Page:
Patients with peripheral vascular disease are very familiar with the procedure of lower extremity artery examination. Lie down, wear several cuff to measure blood pressure, measure ABI, and be ready in a few minutes. Some patients wonder, what exactly is an ABI exam?
1. What is an ABI?
The ABI, or ankle-brachial index, is also known as the ankle-brachial ratio. It's the ratio of the systolic blood pressure of the ankle artery to the systolic blood pressure of the brachial artery. The left ABI refers to the ratio of systolic blood pressure at the left ankle to the systolic blood pressure at the higher end of both upper limbs. The right ABI refers to the ratio of systolic blood pressure at the right ankle to the systolic blood pressure at the higher end of both upper limbs.
The picture shows: doppler artery blood waveform parameters interpretation
A: peak blood flow velocity
B: peak velocity of reflux blood flow
D: blood flow velocity at the end of diastole (an important indicator of vascular resistance, intuitively understood as the blood flow velocity in the lumen during the interval of beating. Usually with the vascular cavity.
As the diameter decreases, the D value will gradually decrease, and the small blood vessel at the end of the limb will even be 0, which means the blood flow in the lumen stops during the interval of beating.
Mean: Mean blood flow rate.
For example, if the systolic blood pressure of the left ankle is 80mmHg, the systolic blood pressure of the left upper limb is 110mmHg, and the systolic blood pressure of the right upper limb is 120mmHg, then the ABI value of the patient should be 0.67, which means the systolic blood pressure of the left ankle is 80, and the systolic blood pressure of the upper limb is 120, which is the ratio of the systolic blood pressure of the right upper limb, namely 80/120.
2. What is the numerical meaning of ABI?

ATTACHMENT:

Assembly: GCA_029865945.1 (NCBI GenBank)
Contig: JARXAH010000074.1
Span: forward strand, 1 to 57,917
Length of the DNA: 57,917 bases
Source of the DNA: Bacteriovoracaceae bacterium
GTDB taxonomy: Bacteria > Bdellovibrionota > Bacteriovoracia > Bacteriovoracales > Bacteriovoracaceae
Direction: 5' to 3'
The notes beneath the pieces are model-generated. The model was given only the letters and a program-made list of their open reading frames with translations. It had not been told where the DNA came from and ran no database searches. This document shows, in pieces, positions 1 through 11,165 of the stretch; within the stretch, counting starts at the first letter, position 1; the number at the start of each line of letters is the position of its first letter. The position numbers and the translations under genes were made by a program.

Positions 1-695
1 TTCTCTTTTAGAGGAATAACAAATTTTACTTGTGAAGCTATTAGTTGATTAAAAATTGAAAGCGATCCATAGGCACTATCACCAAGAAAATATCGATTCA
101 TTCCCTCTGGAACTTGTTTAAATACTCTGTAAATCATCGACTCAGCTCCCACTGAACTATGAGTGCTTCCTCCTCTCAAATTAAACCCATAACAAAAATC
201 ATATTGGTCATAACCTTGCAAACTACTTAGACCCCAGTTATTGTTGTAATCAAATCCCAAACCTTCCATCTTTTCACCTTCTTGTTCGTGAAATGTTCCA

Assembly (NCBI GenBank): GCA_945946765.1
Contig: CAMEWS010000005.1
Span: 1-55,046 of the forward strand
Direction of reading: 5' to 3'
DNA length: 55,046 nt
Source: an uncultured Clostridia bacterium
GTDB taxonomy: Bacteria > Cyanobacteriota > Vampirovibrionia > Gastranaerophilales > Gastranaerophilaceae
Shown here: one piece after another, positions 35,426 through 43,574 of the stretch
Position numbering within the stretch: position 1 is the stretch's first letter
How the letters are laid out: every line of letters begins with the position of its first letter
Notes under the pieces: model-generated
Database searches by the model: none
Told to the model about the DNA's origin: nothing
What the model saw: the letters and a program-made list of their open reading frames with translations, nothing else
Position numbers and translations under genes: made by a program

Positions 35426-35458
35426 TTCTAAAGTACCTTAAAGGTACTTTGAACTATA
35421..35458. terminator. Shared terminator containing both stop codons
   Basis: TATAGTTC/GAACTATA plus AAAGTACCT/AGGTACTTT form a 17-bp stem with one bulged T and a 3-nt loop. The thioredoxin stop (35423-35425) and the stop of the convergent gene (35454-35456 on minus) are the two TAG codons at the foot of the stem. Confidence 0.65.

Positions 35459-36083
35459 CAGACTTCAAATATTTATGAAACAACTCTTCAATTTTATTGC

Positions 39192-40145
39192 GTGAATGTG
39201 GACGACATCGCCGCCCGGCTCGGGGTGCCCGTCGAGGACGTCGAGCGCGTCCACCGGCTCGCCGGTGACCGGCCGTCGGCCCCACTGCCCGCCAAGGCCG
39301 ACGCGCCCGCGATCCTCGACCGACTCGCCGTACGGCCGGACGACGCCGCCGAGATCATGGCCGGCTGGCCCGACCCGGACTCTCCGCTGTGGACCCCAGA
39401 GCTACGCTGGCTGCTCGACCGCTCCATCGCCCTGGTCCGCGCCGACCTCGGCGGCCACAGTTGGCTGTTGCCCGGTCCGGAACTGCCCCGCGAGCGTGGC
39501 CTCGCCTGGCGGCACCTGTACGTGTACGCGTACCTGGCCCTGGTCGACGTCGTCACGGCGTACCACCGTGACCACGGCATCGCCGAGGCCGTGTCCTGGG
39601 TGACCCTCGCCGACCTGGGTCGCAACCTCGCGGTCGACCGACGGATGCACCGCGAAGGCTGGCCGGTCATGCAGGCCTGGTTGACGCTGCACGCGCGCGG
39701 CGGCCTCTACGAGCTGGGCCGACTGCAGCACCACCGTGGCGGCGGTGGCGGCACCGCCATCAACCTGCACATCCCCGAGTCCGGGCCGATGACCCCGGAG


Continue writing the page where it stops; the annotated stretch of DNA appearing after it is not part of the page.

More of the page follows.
Normal ABI values are between 0.9 and 1.3.
ABI>1.3, suggesting calcification of artery wall;
ABI<0.9 indicates the possibility of ischemia, such as arterial stenosis or occlusion.
ABI<0.5, indicating severe arterial stenosis or occlusion;
ABI<0.3 indicates severe limb ischemia and the risk of amputation.
Some diabetic patients with suspected lower extremity vascular disease can be detected through basic consultation and physical examination, and ABI examination is required for further diagnosis. Small and medium-sized arteries in patients with diabetes, because sometimes accompanied by severe calcification, some patients may appear when measuring ankle pressure after pressure artery can't shut down, leading to higher measured pressure (pseudo pressure), appear even normal ABI values, in this case, the measure of ABI does not reflect the real lesions.
3. Clinical significance of ABI examination
Currently, ABI can be an important indicator of systemic atherosclerosis, which is closely related to risk factors of atherosclerosis and the prevalence of CVD in other blood vessels. Decreased ABI is associated with many cardiovascular risk factors, including hypertension, diabetes, dyslipidemia, smoking, and novel cardiovascular risk factors, such as c-reactive protein procystin-6, homocysteine, and chronic kidney disease.
Generally, an increase or decrease of 0.15 ABI value can be regarded as an improvement or aggravation of the disease. For example, the ABI before treatment was 0.70, while the ABIafter treatment was 1.17, suggesting that the symptoms of limb ischemia were significantly improved and the arteries were unobstructed after treatment.
4. ABI checking advantage